The popular method employed in all the indigo tracts appears to be the ‘wet-leaf’ method in which the stalks and leaves of the indigo plant were soaked to extract the dye. However this method had two variants: the single vat system and the two-vat technique. We have the testimony of Pelsaert that the first technique was prevalent in the regions of Mewat and Sarkhej, while the second prevailed in the Bayana and the Kol-Khurja tracts:
The method of manufacture [in Mewat] is that of Sarkhej rather than Bayana; the steeping of the plant, and the working back and forward to extract the dye from the leaves are done in a single put, whereas in Bayana or Gorsa [Khurja] two are used…
Tavernier is much more detailed when he explains this single-vat system in Gujarat. According to him:
The tanks are generally from 80 to 100 paces in circuit, and when half-full of water, or a little more, they are filled up with the cut plant. The Indians mix it and stir it up with the water every day until the leaf – for the stem is of no account – becomes reduced into slime or greasy earth. This done, they allow it to rest for some days, and when they see that all has sunk to the bottom and that the water is clear above, they open the holes made round the tank to allow the water to escape. The water having been drawn off, they then fill baskets with the slime, after which, in a level field, each man sits near his basket, takes this paste in his fingers, and moulds it into pieces of the shape and size of a hen’s egg cut in two – that is to say, flat below and pointed above. But the indigo of Ahmadabad is flattened and made into the shape of a small cake…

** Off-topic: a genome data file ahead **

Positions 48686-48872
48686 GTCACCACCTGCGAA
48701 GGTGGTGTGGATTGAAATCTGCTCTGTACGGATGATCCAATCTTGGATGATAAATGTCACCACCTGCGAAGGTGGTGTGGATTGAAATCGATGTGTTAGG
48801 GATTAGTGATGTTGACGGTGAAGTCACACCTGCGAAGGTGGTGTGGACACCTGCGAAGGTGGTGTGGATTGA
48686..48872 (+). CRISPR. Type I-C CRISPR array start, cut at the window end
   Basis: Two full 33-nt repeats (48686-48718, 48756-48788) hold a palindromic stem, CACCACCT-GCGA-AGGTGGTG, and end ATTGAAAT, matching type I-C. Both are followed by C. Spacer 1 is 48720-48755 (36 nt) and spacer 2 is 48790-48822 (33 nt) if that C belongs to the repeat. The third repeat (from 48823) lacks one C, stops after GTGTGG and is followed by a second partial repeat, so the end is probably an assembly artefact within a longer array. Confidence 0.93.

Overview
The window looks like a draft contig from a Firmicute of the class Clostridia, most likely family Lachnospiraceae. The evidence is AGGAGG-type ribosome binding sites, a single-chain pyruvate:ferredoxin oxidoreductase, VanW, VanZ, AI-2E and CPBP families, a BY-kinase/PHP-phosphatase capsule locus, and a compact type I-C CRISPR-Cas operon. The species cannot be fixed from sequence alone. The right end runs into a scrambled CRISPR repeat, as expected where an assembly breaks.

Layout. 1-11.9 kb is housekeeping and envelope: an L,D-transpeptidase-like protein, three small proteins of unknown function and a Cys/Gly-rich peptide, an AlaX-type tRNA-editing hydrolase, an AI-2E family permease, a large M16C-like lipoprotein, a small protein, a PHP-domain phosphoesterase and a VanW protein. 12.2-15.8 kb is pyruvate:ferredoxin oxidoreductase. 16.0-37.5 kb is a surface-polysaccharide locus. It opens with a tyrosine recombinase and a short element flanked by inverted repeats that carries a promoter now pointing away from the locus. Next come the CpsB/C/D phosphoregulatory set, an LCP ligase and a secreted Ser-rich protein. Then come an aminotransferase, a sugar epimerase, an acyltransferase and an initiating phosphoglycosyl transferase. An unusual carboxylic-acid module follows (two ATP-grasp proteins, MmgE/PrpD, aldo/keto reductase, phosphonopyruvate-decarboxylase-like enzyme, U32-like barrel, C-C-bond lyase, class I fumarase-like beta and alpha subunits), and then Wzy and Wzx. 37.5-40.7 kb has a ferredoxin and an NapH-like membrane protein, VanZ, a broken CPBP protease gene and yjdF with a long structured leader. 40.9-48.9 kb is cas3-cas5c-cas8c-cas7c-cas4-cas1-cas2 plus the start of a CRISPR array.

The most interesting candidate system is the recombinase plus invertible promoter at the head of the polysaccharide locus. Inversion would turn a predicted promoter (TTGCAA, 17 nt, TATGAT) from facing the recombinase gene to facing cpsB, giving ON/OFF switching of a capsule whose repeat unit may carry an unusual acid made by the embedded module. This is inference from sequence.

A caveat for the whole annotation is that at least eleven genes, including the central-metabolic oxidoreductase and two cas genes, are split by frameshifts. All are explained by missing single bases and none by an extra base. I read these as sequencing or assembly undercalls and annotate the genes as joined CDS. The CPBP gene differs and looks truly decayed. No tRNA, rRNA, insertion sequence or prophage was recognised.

From the account of Peter Mundy it appears that the steeping and stirring of the stalks and leaves to extract indigo pigment took around 48 hours before the ‘water receaves the Coulour’.
This single-vat technique of manufacturing indigo was ‘inferior’ and resulted in a low quality of dye. This is specifically mentioned by a factor at Surat, who in
1648 wrote to Bayana:
…this sort will not come up to expectations as regards goodness; for it, being to my knowledge, made in one chebecha [chāhbacha] can not compare with what is made in Coriah [Khurja] itself.
Thus from these descriptions to appears that in this system there were single circular vats called chāhbachas (artificial wells; lit. sons of wells) which were used both for steeping and beating purposes to extract the indigo dye from the plant.